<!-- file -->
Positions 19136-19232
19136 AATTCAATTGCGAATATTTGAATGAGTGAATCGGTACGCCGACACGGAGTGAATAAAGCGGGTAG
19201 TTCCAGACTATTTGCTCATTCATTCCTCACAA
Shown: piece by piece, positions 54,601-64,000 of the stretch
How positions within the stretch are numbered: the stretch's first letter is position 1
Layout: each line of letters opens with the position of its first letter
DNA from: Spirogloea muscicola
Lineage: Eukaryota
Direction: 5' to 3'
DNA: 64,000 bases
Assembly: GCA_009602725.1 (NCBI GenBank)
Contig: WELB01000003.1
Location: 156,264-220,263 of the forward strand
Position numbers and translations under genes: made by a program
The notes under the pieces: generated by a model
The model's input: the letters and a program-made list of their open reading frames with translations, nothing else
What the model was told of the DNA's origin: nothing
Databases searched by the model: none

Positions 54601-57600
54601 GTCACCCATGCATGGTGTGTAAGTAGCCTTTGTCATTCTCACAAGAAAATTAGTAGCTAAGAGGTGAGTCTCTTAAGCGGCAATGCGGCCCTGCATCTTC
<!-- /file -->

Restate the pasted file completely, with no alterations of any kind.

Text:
Positions 19136-19232
19136 AATTCAATTGCGAATATTTGAATGAGTGAATCGGTACGCCGACACGGAGTGAATAAAGCGGGTAG
19201 TTCCAGACTATTTGCTCATTCATTCCTCACAA
Shown: piece by piece, positions 54,601-64,000 of the stretch
How positions within the stretch are numbered: the stretch's first letter is position 1
Layout: each line of letters opens with the position of its first letter
DNA from: Spirogloea muscicola
Lineage: Eukaryota
Direction: 5' to 3'
DNA: 64,000 bases
Assembly: GCA_009602725.1 (NCBI GenBank)
Contig: WELB01000003.1
Location: 156,264-220,263 of the forward strand
Position numbers and translations under genes: made by a program
The notes under the pieces: generated by a model
The model's input: the letters and a program-made list of their open reading frames with translations, nothing else
What the model was told of the DNA's origin: nothing
Databases searched by the model: none

Positions 54601-57600
54601 GTCACCCATGCATGGTGTGTAAGTAGCCTTTGTCATTCTCACAAGAAAATTAGTAGCTAAGAGGTGAGTCTCTTAAGCGGCAATGCGGCCCTGCATCTTC